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Results of the recent AGM

Curro's AGM was held yesterday, which is the corporate equivalent of a parent-teacher meeting. As is appropriate for such meetings, the company updated its report card and gave shareholders an update on the business.
It's worth touching on some of the important insights from the presentation, which can be accessed in full here for those interested.
A recap of 2020
2020 was a tough year even for Curro, with middle-class South Africa under incredible economic pressure. When you are having to move your kids to more affordable schools, you know things are getting ugly.
As a result, headline earnings per share (HEPS) took a nosedive of -39% in FY20, with recurring HEPS slightly better at -24%. This is despite revenue increasing 5% as average learner numbers increased 6%.
Many investors would have focused on the Earnings Before Interest, Taxes, Depreciation and Amortisation (EBITDA) number, which was only down -1% to R686m. The red pen on the report card was applied below this operating profit number.
Curro estimates that R300m in revenue was lost in 2020 thanks to the pandemic. Still, the company fared far better than many others under the circumstances.
Part of the profitability issue came from the loss of ancillary revenue, which is all the "other stuff" that parents are constantly asked to pay for. This includes the likes of aftercare, bus fees, hostel fees etc. Many of these fees fell away in the worst of the lockdown, evidenced by a drop from R103m in Q1 2020 to R41m in Q2 2020.
Curro had a negative JAWS problem in 2020, which is a situation where revenue growth is slower than expenses growth. This creates downward pressure on operating margins. If this is a temporary issue, it's not the end of the world. If it's a longer-term issue, then there's a problem for investors.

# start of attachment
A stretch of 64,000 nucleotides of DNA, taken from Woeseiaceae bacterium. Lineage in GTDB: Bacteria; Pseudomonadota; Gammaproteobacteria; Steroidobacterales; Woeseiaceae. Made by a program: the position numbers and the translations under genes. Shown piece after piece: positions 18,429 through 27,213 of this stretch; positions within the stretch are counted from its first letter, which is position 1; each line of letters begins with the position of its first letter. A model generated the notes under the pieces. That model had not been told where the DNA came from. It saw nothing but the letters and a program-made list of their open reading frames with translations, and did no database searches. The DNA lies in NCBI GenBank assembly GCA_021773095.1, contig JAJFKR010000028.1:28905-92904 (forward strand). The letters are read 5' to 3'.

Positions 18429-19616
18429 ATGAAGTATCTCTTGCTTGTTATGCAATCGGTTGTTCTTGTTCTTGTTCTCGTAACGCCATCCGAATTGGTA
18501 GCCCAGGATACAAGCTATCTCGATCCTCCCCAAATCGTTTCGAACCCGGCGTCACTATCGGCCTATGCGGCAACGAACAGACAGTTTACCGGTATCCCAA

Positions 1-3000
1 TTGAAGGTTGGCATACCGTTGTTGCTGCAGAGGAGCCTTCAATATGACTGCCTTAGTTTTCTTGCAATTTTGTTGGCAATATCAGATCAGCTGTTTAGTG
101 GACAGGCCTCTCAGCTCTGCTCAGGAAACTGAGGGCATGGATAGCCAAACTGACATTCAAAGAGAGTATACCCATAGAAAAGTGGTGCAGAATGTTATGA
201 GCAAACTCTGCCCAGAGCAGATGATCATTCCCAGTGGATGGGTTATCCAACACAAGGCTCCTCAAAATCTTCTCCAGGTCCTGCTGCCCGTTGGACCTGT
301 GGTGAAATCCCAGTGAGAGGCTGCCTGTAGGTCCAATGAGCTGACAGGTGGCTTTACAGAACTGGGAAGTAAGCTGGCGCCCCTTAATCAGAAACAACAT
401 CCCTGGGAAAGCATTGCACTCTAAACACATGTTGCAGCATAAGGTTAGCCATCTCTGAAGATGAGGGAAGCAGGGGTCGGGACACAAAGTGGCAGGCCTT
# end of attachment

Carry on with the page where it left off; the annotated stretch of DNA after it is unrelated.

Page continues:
In 2020, expenses excluding salaries and depreciation increased 8% compared to average learner growth of 6%. This is mainly due to facility costs like water and electricity, which are beyond Curro's control.
This external cost pressure is important to take into account going forward.
New year. New me.
Everyone says that on 1st January and breaks that promise within the first five days, but Curro can claim to have gotten its new year off to a much brighter start.
Curro had over 66,000 learners at 28 February 2021, its highest organic growth since 2015. There were record enrolments in February and March, although this might be because space was freed up after 3,200 learners were terminated in January 2021 due to outstanding accounts.
That's probably the most frightening statistic of all. Around 5% of the learners in the school had to leave because parents couldn't afford the fees. If that isn't a stark measure of the economic hardship of the lockdowns, I don't know what is.
Looking ahead, the strategic focus of the group is on high school growth, as learners move through the Curro system. The high school potential is around 8,000 learners which is 12% higher than the current learner base.
Curro plans to invest R1.1bn in capex this year, as the business continues to grow.